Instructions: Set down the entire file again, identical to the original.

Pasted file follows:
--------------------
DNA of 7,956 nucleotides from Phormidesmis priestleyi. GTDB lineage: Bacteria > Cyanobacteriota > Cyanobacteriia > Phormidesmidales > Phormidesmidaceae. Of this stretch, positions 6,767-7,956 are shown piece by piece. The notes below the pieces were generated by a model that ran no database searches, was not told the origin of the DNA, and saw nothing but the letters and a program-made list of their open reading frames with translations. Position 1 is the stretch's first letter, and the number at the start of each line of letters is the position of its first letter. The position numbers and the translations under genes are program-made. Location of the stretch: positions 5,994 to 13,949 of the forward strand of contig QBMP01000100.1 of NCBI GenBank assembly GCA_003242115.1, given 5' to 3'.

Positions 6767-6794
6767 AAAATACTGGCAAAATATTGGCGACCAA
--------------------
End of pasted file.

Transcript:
DNA of 7,956 nucleotides from Phormidesmis priestleyi. GTDB lineage: Bacteria > Cyanobacteriota > Cyanobacteriia > Phormidesmidales > Phormidesmidaceae. Of this stretch, positions 6,767-7,956 are shown piece by piece. The notes below the pieces were generated by a model that ran no database searches, was not told the origin of the DNA, and saw nothing but the letters and a program-made list of their open reading frames with translations. Position 1 is the stretch's first letter, and the number at the start of each line of letters is the position of its first letter. The position numbers and the translations under genes are program-made. Location of the stretch: positions 5,994 to 13,949 of the forward strand of contig QBMP01000100.1 of NCBI GenBank assembly GCA_003242115.1, given 5' to 3'.

Positions 6767-6794
6767 AAAATACTGGCAAAATATTGGCGACCAA